Monday, November 21, 2011

Estranged Family Cranberry Sauce

Dear Reader,

In every family there exists one person that someone else isn't speaking to for one reason or another.  Perhaps that person stole their boyfriend, cut up their prom dress, or just never repaid that $5.47 they borrowed for a milk shake at the beach back in 1998.  Maybe you are the person who is harboring the grudge.  Maybe you stormed out of their house, never looked back, and can't remember why you were mad in the first place, but now so much time has passed that even though they are no longer really upset, you have manufactured in your mind an injustice done to you which justifies your anger, even though the longer you go on not speaking the more awkward it is for your entire family.  Whatever.  Everyone needs cranberry sauce.

Estranged Family Cranberry Sauce

You will need:

12 oz. cranberries
2 oranges
1 cinnamon stick
2/3 cup brown sugar
1/3 cup sugar
Apple Jack or other brandy

Remove zest from oranges using the handy zester that sits patiently in your drawer all year waiting for Thanksgiving.  If you don't have a zester, wish that you were speaking to your sister because she has one and would probably let you borrow it if only you were talking to her.  Squeeze oranges over a bowl to extract juice and release some of the tension that sits between your shoulders from carrying grudges.  Pour juice, zest and cranberries into a saucepan over medium heat.  Add one cinnamon stick to the pot - do not use the stick that's been up your ass.  That one should go in the garbage.  Add sugars, both brown and white, which can live side by side harmoniously in your cupboard in spite of their differences.  Add a swig of Apple Jack to the pot, and then have a swig yourself.  Stir until all cranberries have popped, and the sauce is glistening and gooey like families are supposed to be at the holidays.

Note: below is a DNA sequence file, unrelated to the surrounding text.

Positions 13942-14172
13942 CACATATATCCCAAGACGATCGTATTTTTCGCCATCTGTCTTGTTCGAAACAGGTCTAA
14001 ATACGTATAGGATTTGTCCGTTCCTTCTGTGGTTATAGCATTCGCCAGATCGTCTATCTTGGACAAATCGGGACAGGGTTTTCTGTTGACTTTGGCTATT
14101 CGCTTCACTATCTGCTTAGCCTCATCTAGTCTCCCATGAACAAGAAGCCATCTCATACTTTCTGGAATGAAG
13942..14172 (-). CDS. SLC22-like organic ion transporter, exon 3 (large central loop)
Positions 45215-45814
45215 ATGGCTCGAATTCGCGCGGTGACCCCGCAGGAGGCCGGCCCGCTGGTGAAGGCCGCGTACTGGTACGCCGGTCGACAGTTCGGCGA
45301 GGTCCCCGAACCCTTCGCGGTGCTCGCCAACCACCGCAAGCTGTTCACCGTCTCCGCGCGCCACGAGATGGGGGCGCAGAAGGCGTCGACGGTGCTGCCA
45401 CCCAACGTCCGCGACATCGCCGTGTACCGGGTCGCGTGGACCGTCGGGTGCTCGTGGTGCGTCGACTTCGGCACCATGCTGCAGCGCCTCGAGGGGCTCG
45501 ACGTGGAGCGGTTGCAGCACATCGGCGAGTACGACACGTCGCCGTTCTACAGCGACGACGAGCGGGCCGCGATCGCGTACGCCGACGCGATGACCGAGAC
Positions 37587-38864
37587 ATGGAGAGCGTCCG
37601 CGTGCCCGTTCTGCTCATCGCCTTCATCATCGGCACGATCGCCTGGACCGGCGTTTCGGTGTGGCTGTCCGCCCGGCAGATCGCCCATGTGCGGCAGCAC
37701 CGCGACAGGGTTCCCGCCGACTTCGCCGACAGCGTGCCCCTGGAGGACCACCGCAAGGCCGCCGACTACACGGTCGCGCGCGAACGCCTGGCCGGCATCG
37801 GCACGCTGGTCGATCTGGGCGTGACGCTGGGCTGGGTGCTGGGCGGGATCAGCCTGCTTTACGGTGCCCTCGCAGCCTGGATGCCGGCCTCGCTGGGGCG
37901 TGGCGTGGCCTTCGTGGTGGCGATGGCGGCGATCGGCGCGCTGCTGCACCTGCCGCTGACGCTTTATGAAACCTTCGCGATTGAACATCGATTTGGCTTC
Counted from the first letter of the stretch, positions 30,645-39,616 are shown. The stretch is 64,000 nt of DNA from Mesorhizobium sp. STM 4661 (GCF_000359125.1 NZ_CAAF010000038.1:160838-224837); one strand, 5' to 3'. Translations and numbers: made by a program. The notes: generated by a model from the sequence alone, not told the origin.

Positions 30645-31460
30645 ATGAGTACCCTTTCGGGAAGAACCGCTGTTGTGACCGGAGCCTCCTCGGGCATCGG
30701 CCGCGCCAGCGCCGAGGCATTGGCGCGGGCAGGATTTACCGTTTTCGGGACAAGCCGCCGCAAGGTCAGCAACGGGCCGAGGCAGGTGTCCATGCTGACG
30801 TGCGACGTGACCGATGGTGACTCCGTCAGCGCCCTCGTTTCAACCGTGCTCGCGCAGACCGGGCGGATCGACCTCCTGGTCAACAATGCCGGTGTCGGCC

Tuesday, November 1, 2011

You Ate All the Halloween Candy After the Kids Went to Bed Linguini with Peanut Sauce

Dear Reader,

This one speaks for itself.  Oof.

 You Ate All the Halloween Candy After the Kids Went to Bed Linguini with Peanut Sauce

You will need:

Peanut Butter
Apple cider vinegar
Soy sauce
Crushed Red Pepper
Weight Watchers Membership
Broccoli florets
Cherry tomatoes

First things first, you need to hide the evidence. Toss all wrappers and sweep up all crumbs before innocent children, still reeling from hauling in so much candy, realize you've eaten it all.  In future, remember the Mommy Tax on Halloween candy is 10%.  No more.  You've got to replace all of it, so head out to the store. Realize you'll have to buy one of every kind of bag, even disgusting circus peanuts, because your child has written a complete inventory of their loot and will know exactly what is missing.  This is going to leave you with a lot of leftover candy, so eat some in the car.

Start with the peanut butter cups, and nibble around the chocolate, saving the peanut butter centers.  Do this enough times until you have one half cup of peanut butter.  Put it in a bowl. Add two teaspoons of soy sauce, three minced cloves of garlic, three tablespoons of cider vinegar, don't use the rancid cider you bought when pumpkin picking now festering in the back of the fridge, it's not the same thing.  Sprinkle in some crushed red pepper.

Boil some salted water and put some linguini in to cook.  Log in to and sign yourself up for a membership, because you've got a lot of candy in the house and you can not be trusted with it, lady.  Scoop half a cup of the pasta water out, and mix it with the peanut sauce.  When the pasta has about a minute left to cook, drop in your broccoli florets.  Drain the pasta and broccoli, mix it with the sauce and top with halved cherry tomatoes, scallions and candy corn.